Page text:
FOR IMMEDIATE RELEASE
Therapeutic Riding Students Attain PATH Certification
BILLINGS, June 3, 2014 – Rocky Mountain College combined its degree in therapeutic riding instruction with PATH (Professional Association of Therapeutic Horsemanship) certification in 2012 to further prepare students to secure employment right out of school. Only seven colleges in the U.S. offer a equestrian degree that includes PATH certification.
“We’re teaching riding, possibly in an adaptive manner, with a potential therapeutic benefit,” said Hollis Edwards, assistant professor of equestrian studies.
Combining the degree with PATH certification gives RMC graduates a competitive edge to meet the demands of this dynamic and rapidly expanding career. The equine therapy degree combines riding, a minor in psychology, and hands-on teaching along with the certification. “This makes our RMC students the most marketable,” she noted.
Although only 40 percent of national applicants receive PATH certification, RMC’s pass rate of 100 percent included nine students in 2013 and three in 2014.
This year Alyssa O’Kelley (’15) of Murrieta, Calif., Sara Hall (’15) of Templeton, Calif., and Katherine Hibbs (’16) of Roberts, Mont., received certification from PATH International officials based in Denver. Exam components include 25 hands-on teaching hours, online tests, and other units such as CPR.
The certifier is “very happy with the program we’re developing and impressed with our students’ maturity and preparedness,” said Edwards.
Students spend two to three years studying therapeutic riding instruction prior to taking the certification. They spend countless hours gaining hands-on teaching experience, in riding and lecture instruction, and developing riding and horse-training skills. With their combined education in therapeutic riding instruction, PATH certification, and equestrian education, Rocky Mountain College graduates lead “an amazing hands-on program in an emerging field,” Edwards said.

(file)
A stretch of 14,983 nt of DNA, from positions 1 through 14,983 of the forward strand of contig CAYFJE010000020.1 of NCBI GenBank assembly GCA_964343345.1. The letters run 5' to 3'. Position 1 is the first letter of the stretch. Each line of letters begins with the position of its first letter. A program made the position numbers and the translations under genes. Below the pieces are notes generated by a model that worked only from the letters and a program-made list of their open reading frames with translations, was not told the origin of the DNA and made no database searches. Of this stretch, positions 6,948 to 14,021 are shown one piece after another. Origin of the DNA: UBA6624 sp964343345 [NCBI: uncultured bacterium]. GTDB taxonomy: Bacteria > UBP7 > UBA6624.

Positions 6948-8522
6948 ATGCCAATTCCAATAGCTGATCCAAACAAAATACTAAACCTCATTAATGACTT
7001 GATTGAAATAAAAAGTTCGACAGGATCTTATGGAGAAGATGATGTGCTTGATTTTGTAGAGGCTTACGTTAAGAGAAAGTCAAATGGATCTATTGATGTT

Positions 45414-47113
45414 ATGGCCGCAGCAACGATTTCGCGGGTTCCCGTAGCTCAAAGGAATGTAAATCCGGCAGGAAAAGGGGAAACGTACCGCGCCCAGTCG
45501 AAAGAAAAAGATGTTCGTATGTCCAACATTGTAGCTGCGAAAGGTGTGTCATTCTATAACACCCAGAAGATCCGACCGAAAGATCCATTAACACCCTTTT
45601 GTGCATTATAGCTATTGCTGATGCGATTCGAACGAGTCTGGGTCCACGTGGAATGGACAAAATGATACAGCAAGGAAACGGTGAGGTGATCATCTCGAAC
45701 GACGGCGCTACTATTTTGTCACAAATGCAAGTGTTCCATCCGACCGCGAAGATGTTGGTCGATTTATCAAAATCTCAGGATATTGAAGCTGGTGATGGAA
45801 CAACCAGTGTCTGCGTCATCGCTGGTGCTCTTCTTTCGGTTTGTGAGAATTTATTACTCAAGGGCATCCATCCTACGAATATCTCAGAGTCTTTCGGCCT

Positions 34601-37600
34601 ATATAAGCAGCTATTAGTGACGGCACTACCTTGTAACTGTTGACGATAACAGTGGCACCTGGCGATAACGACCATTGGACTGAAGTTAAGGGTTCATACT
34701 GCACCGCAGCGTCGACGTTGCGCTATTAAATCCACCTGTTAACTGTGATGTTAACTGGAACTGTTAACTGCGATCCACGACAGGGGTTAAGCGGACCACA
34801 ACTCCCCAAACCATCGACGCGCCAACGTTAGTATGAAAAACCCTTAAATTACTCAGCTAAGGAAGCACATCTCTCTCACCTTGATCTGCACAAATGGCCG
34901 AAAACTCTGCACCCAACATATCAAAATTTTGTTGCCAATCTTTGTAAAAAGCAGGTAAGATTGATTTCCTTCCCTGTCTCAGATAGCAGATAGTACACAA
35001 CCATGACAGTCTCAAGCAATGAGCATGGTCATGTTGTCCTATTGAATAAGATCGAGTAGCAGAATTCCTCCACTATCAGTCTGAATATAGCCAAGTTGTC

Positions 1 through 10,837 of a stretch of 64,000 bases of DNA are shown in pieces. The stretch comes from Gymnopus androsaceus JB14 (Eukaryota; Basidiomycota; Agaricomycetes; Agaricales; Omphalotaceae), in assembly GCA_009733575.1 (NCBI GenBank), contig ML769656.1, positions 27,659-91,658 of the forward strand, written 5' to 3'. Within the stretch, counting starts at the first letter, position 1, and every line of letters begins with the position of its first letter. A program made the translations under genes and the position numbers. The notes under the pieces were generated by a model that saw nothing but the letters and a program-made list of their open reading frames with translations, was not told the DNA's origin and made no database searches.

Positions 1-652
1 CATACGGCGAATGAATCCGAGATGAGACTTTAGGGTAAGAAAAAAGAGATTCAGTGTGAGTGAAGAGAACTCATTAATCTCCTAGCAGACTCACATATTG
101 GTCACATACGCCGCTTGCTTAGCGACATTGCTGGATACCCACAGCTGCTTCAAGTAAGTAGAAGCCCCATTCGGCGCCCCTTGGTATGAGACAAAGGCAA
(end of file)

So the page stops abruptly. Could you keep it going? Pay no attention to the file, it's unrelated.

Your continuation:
“It’s amazing how this one animal, who’s not changing anything up at all, can affect each disability and each client in its own special way. A horse’s movement can affect balance, neuromuscular sense, sensory input, cardiovascular health,” as well as mental state, she said.
“From in a wheelchair to on a horse: what a change in perspective,” she marvels. “To our knowledge, right now, the horse’s movement is the only therapy that mimics the adult human walk.”
Typically RMC students become equine therapy instructors between junior and senior year, so they practice a year of on-the-job mentoring after their certification in order to build skills and their résumé. In classes or on an internship, they do behind-the scenes work, arrange which horses and volunteers to use, work with clients’ agencies, and instruct younger students on the processes of certification.
The certification “opens all sorts of opportunities” for RMC-required internships, said Ellen Anderson (’14), whose PATH certification helped her to intern with the prestigious Equest Therapeutic Horsemanship in Wylie, Texas. “Having certification before an internship is insurance for employers,” she said.
“We do it together as a team,” Edwards said. “I had to go do this on my own, before we had this program with built-in clients, volunteers, and mentors.” RMC has since cultivated a local client list through Easter Seals, the Pediatric Therapy Clinic, Eagle Mount Billings, and word of mouth. The last week of June, the RMC program again hosts the Easter Seals-Goodwill Northern Rocky Mountain “Horsin Around” camp for children.